Dear Young Men and Women of America,
I know you have a lot on your mind, plenty of things vie for your attention, and you likely don't have much interest in the musings of an old guy, but please allow me to take just a couple minutes of your time with a plea and a bit of advice.
As you well know by now, my generation has made quite an economic mess of things and we're leaving you with some unresolved problems. Today, math and science skills equate jobs, wealth and freedom — and this is where you step in. Though not glamorous or romantic, we need you to excel in math, science and computer skills to be the next generation of engineers. If you can do it, I can guarantee a life of relative comfort and opportunity, as there's already a shortage of engineers of all types and these jobs are going to pay handsomely.
Do you gain a certain comfort in the structure and laws of numbers, in the ideas and theorems of geometry and algebra? If so, you may have a bright future designing bridges, creating electrical circuits or formulating chemicals. America direly needs to keep these valuable jobs here.
If maybe this all seems a little dull, maybe you ought consider audio engineering, where sometimes a bit of show biz gets thrown into the mix. You'll still need those math and science skills (if you truly know your stuff, you'll need 'em big-time), but computer proficiency, musical knowledge and people skills play major roles, too. Audio engineering is rewarding work for both sides of the brain; you get all the order, logic and lawfulness of science, plus all the mystery, chaos and wonder of artistic expression, teamwork and creation. Let me tell you: making records is fun! The sense of accomplishment and release after successfully recording a large band, with everybody pulling together in so many divergent ways, to create something brand new and entertaining ... I can't believe they pay you for this!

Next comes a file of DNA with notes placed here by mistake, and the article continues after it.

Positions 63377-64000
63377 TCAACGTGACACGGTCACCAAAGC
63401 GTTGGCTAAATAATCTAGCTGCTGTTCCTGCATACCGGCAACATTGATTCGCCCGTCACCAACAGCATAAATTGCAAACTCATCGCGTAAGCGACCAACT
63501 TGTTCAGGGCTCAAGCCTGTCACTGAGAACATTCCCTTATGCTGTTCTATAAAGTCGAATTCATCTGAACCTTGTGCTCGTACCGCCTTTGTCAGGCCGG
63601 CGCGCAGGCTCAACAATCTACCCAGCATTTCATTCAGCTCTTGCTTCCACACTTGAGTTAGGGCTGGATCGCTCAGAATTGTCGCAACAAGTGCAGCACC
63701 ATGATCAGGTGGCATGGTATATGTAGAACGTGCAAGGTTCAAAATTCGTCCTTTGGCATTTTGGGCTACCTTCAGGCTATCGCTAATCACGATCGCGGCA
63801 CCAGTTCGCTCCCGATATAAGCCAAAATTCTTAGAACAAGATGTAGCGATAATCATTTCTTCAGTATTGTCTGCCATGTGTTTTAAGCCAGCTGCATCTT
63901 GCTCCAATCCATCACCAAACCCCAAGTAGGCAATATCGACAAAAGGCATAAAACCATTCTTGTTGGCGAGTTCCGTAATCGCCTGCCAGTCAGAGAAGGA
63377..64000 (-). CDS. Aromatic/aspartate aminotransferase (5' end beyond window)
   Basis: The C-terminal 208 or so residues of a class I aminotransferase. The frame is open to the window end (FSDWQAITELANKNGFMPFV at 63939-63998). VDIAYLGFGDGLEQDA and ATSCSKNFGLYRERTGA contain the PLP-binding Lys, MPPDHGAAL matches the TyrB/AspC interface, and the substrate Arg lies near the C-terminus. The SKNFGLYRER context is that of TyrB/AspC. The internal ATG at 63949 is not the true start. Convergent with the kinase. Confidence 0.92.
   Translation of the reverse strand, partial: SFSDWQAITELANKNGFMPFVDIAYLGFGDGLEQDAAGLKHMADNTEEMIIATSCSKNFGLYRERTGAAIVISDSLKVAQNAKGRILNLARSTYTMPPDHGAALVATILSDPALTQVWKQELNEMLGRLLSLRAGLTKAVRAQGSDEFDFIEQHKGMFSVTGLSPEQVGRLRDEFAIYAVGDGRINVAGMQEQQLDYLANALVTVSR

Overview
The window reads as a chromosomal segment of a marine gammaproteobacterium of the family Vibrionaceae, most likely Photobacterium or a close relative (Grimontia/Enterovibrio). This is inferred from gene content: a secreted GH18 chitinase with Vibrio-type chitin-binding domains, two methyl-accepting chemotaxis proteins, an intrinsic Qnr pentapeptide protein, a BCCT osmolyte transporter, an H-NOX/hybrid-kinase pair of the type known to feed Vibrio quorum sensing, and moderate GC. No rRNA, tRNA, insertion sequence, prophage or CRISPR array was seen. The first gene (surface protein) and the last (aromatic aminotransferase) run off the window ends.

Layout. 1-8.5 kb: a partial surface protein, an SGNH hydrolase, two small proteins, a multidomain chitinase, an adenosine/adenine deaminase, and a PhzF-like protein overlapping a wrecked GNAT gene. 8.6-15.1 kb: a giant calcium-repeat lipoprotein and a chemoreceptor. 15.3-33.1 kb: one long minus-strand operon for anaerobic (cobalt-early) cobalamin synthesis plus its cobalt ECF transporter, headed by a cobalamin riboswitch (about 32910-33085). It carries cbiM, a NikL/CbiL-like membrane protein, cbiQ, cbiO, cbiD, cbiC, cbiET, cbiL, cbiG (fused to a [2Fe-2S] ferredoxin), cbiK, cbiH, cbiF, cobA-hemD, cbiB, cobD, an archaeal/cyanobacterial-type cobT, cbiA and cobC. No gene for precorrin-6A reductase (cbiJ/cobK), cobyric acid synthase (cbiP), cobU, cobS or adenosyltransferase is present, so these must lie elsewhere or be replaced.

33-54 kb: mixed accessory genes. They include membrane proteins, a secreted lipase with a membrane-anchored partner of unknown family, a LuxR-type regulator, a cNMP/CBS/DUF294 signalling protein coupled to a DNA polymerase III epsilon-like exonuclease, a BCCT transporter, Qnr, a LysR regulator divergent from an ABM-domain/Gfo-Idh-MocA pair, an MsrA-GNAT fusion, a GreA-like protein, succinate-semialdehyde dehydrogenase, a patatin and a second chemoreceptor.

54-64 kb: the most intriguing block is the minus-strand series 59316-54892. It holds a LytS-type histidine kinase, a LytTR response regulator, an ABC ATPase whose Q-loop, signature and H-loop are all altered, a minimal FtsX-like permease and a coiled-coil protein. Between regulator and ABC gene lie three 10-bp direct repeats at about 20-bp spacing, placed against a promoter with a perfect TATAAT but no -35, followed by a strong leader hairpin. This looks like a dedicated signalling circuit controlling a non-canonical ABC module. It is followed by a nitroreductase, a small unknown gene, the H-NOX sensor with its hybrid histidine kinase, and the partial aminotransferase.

Since a good chunk of you are growing up with audio recording as an integral part of even your mobile phone, you may seriously ask, "But is this really a job, or just a hobby?" Well, it is a hobby that everybody has free access to, but if you can learn the science behind those waveforms on the screen, there is a job in it. Straight up, knowledge is power.
Just think of the many interesting and fun options in audio engineering ... making records (all about detail and creativity), mixing FOH for live shows (the thrill of the audience and the surge of volume), mixing monitors for the artists at those shows (the excitement of getting up close and personal with the stars), live concert recording (all the detail of the studio with all the risk of live performance), mixing audio for live TV (whether the local news or major league sports, it's all a rush), creating audio for all forms of multimedia (imagine the unlimited possibilities) or being part of the huge audio teams that put together the sound of major motion pictures.
So give yourself a chance with those math and science classes, develop your technical skills and — if it's working for you — stick with it and pursue an education in engineering — electrical or audio. You'll find an interesting, dynamic and challenging career ahead of you. You'll be doing your part to pay off our debts and help get things back on track. I'm terribly sorry that all I can leave you are my generation's messes and these words of advice.
Rob Tavaglione's economics/business management double major didn't keep him from the world of audio engineering.